Where to stay
Given the city’s tourist ambitions, accommodation options in Pskov are likely to become more varied over the coming months and years. Meanwhile, the huge hotel being built in a concrete mockery of a medieval style, overlooking the Velikaya and opposite the kremlin, is somewhat typical. Construction began in Soviet times — and the completion date has been continually pushed back. The authorities are currently promising that it will finally open in 2012.
The top of the range option in Pskov is the Heliopark Old Estate Hotel (4 Verkhny-Begovaya Ulitsa; +7 8112-79-45-45; Heliopark.ru) — giving you easy access to the city’s most elite bar (see Nightlife). Prices for a double start at 4,550 rubles ($160) and go up to 13,300 rubles ($470) for the presidential suite. The hotel includes a spa and can arrange excursions to sites outside the town. Other more soulless but cheaper and still reliable spots include the large Rizhskaya (25 Rizhsky Prospekt; +7 8112-56-22-23; Rijskaya.ru) and Olginskaya (4 Ulitsa Paromenskaya; +7 8112-57-08-88; Sotstour.ru), which looks across the Velikaya River toward the kremlin. More intimate is the Golden Bank Hotel (2 Sovetskaya Naberezhnaya Ulitsa; +7 8112-62-78-77) by the Pskov River and — often literally — in the kremlin’s shadow.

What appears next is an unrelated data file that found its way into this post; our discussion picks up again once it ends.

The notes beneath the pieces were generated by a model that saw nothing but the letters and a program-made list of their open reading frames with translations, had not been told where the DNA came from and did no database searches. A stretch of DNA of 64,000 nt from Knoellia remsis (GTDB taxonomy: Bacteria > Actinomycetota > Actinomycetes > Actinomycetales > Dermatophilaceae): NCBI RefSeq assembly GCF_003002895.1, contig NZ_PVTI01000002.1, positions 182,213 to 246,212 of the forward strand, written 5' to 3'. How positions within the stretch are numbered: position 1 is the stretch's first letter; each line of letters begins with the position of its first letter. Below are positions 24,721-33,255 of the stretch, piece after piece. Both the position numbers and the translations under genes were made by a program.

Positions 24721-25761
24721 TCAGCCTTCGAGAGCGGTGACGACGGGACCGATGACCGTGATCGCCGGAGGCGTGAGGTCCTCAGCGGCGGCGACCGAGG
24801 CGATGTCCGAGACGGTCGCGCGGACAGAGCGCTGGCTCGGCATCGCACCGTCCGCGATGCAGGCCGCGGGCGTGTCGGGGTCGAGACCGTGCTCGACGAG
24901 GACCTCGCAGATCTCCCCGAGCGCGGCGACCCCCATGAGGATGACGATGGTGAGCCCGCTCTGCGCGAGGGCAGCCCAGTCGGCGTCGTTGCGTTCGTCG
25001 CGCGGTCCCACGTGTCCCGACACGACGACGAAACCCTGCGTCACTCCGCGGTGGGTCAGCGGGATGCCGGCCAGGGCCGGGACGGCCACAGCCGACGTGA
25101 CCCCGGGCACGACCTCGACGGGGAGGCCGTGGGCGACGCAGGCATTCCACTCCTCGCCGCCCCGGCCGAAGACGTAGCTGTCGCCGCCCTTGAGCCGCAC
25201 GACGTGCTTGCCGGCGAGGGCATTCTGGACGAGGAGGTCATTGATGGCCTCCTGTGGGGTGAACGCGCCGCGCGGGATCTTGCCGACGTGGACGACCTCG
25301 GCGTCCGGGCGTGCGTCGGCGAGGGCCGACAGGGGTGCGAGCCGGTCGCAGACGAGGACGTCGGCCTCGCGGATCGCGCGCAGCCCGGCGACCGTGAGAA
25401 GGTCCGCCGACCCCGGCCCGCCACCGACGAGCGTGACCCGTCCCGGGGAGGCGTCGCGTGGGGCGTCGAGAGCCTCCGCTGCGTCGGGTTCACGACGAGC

Listings of private apartments available for anything from one night to a week can be found in local papers, but beware of the “real estate mafia”: There may be lots of different telephone numbers, but that doesn’t mean you won’t be passed back to the same one or two people who control all the properties.
Any praise of their architectural heritage will go down well with Pskov residents. You could throw in for good measure your awareness that Sergei Eisenstein’s historical epic, “Alexander Nevsky,” opens in Pskov. If you want to display knowledge of current affairs, you can mention the devastating fire that all but destroyed two towers of the kremlin and made national news in 2010, how the new governor is getting on two years into his term — or that Putin made a rare visit in May 2011. Otherwise, perennial conversation topics in any small Russian provincial city include the terrible state of the roads and the causes and consequences of people leaving for bigger cities.
How to get there
There are daily trains and buses to Pskov from St. Petersburg. Buses leave from the city bus station (36 Naberezhnaya Obvodnogo Kanala, tel: 766 5777), and there is also a Eurolines bus service from Baltiisky Railway Station (120 Naberezhnaya Obvodnogo Kanala, tel: 457 2859). There are two trains a day to Pskov, which leave from Vitebsky Railway Station (52 Zagorodny Prospekt, tel: